When I transferred my ordination credentials from the EPC to the PCA, and moved from Florida to Western Pennsylvania, I began my new life and ministry in the historic Ascension Presbytery. In doing so, I took up residence in a cultural milieu quite different from the Bible Belt. The Pittsburgh area is, after all, significant in the world of Reformed theology for several reasons. First, it is the birthplace of the Ligonier movement with its most famous leader, R.C. Sproul. Second, it is the host city for two historically significant seminaries, Pittsburgh Theological Seminary and Reformed Presbyterian Theological Seminary.
But the name that I heard most often when I moved here wasn’t Sproul, it was John Gerstner. As a Jonathan Edwards scholar myself, I was vaguely familiar with Gerstner, but not necessarily through my Edwards studies. I had heard the name of Gerstner through the mouth of Sproul himself throughout the years. Now, however, I was hearing it from virtually every member of Ascension Presbytery. Posthaste, I realized I had better study up on this legendary Reformed stalwart about whom I admittedly knew almost nothing.
For this reason, I picked up Jeffrey S. McDonald’s excellent 2017 biography on the great Commonwealth Reformer, John Gerstner and the Renewal of Presbyterian and Reformed Evangelicalism in Modern America. The reader is treated to a very well researched study on the life and ministry of one of the 20th Centuries most important, if somewhat forgotten, conservative crusaders. McDonald does an able enough job introducing the reader to Gerstner’s early life, education, defense of the orthodox Reformed faith, and denominational struggles. I especially related to Gerstner’s love of Jonathan Edwards and his journey from the mainline Presbyterian denomination into the more conservative PCA. We endure with him as he battles respectably along both fronts.
McDonald explains in one chapter why I never encountered Gerstner much in my Edwards studies even though I read vigorously through the official Yale Editions; Gerstner’s position as editor of the sermons volume was rescinded for (gasp!) too earnestly advocating for and agreeing with Edwards’ own theology! McDonald takes the reader through this and other cultural-theological battles as Gerstner fought on behalf of a robust and orthodox expression of Reformed Calvinism. Sympathetic readers will find themselves clenching their teeth alongside the stone-faced Yinzer, as Gerstner experienced the frustration of grinding his knuckles repeatedly against the advance of liberal machinery, especially in the seminary and publishing worlds.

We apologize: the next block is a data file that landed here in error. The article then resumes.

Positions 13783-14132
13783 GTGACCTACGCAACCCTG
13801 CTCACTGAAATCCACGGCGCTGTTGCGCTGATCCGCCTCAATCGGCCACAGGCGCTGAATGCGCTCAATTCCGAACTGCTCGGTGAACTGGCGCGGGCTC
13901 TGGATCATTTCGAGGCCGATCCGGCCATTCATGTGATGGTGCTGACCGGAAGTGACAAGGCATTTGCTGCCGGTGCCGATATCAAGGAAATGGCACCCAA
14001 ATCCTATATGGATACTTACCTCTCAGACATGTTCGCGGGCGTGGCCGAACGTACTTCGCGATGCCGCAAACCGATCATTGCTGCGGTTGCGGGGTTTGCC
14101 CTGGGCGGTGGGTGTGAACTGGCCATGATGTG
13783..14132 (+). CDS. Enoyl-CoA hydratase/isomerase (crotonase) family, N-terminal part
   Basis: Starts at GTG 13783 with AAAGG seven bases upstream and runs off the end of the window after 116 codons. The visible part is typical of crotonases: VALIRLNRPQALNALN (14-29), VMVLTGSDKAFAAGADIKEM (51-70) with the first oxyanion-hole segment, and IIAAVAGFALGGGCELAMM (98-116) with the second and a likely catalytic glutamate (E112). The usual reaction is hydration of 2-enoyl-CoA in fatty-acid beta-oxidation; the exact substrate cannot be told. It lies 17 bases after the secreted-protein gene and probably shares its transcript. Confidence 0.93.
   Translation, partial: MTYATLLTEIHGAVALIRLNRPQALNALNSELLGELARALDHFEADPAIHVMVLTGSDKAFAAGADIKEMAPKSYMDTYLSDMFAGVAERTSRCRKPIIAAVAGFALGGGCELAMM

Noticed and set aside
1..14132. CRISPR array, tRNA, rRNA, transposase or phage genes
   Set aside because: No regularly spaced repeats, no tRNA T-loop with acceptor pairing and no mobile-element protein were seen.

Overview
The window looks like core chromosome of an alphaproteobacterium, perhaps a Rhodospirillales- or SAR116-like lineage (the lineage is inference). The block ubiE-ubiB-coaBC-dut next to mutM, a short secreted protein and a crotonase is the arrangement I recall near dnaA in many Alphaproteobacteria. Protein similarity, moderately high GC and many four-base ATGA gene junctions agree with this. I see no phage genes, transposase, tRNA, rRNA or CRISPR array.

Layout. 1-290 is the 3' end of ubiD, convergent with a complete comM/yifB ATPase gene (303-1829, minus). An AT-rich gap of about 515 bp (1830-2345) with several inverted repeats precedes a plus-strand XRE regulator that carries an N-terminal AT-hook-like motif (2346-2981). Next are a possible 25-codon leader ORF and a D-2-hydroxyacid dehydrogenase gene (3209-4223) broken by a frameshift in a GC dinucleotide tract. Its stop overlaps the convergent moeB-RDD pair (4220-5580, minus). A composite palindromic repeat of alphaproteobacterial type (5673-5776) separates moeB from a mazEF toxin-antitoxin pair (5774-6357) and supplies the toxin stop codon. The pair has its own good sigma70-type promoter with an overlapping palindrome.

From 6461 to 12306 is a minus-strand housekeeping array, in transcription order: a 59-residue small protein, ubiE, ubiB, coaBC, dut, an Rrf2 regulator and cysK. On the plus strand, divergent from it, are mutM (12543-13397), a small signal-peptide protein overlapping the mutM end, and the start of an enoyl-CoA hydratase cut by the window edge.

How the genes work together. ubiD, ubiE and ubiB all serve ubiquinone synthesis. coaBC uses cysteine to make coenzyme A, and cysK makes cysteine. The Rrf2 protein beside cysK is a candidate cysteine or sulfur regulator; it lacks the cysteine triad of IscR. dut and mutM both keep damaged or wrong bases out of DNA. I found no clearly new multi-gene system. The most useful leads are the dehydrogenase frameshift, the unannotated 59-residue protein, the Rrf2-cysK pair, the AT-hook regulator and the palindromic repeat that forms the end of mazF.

At the same time, young pastors like myself will greatly appreciate encouragement from Gerstner’s steely resolve to keep advancing an expressly Biblical religion, even as necessity forced him to innovate. For instance, McDonald invites us into Gerstner’s dusty, worn minivan (stocked with his Edwards library!) trekking all over the Midwest to teach adjunct courses at various conservative institutions, at Ligonier, while speaking at any church willing to permit his gravely “repent or perish” message.
One critique of the work can be heard in the reminiscences of those who knew him most closely. (McDonald, the author of the work, suffers from the sole disadvantage of never having met Gerstner). But members of Ascension Presbytery who studied under him at PTS, or with him in his elite “Reformed Group,” will say that the book does not capture the fullness of Gerstner’s personality; his uproarious laugh, his humor and wit, or the way he dominated a room by his mere presence.
Imagine, then, the joyful serendipity I experienced when I learned in reading this work that Gerstner was examined by Ascension Presbytery in the very church I now pastor! Men like Gerstner stand like marble statues casting a shadow over our pulpits, reminding us to preach the true gospel no matter the cost.
Dr. Matthew Everhard is the Senior Pastor of Gospel Fellowship PCA, just north of Pittsburgh. He is the author of Unknown: The Extraordinary Influence of Ordinary Christians and A Theology of Joy: Jonathan Edwards and Eternal Happiness in the Holy Trinity. He is currently writing a book on Edwards’s seventy Resolutions for Hendrickson Publications.